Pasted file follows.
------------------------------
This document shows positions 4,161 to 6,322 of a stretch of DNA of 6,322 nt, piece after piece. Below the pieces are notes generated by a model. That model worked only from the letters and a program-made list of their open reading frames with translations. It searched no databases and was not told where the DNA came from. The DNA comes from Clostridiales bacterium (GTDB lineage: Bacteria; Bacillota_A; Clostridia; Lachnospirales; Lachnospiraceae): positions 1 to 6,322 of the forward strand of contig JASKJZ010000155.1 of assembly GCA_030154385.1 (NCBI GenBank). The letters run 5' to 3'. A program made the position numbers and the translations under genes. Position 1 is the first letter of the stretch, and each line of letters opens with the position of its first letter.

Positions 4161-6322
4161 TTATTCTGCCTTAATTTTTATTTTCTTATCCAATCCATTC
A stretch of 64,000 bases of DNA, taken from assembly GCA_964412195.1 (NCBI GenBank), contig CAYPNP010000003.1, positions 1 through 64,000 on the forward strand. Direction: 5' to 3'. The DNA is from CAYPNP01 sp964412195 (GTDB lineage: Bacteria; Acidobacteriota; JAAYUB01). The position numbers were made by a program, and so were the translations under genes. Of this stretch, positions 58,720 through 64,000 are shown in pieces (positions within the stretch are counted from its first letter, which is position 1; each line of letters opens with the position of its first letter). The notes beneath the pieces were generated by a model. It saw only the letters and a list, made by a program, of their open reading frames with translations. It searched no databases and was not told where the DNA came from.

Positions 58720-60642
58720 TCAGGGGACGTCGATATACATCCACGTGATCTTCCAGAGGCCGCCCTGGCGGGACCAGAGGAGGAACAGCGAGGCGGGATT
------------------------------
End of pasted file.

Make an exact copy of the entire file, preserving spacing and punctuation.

This document shows positions 4,161 to 6,322 of a stretch of DNA of 6,322 nt, piece after piece. Below the pieces are notes generated by a model. That model worked only from the letters and a program-made list of their open reading frames with translations. It searched no databases and was not told where the DNA came from. The DNA comes from Clostridiales bacterium (GTDB lineage: Bacteria; Bacillota_A; Clostridia; Lachnospirales; Lachnospiraceae): positions 1 to 6,322 of the forward strand of contig JASKJZ010000155.1 of assembly GCA_030154385.1 (NCBI GenBank). The letters run 5' to 3'. A program made the position numbers and the translations under genes. Position 1 is the first letter of the stretch, and each line of letters opens with the position of its first letter.

Positions 4161-6322
4161 TTATTCTGCCTTAATTTTTATTTTCTTATCCAATCCATTC
A stretch of 64,000 bases of DNA, taken from assembly GCA_964412195.1 (NCBI GenBank), contig CAYPNP010000003.1, positions 1 through 64,000 on the forward strand. Direction: 5' to 3'. The DNA is from CAYPNP01 sp964412195 (GTDB lineage: Bacteria; Acidobacteriota; JAAYUB01). The position numbers were made by a program, and so were the translations under genes. Of this stretch, positions 58,720 through 64,000 are shown in pieces (positions within the stretch are counted from its first letter, which is position 1; each line of letters opens with the position of its first letter). The notes beneath the pieces were generated by a model. It saw only the letters and a list, made by a program, of their open reading frames with translations. It searched no databases and was not told where the DNA came from.

Positions 58720-60642
58720 TCAGGGGACGTCGATATACATCCACGTGATCTTCCAGAGGCCGCCCTGGCGGGACCAGAGGAGGAACAGCGAGGCGGGATT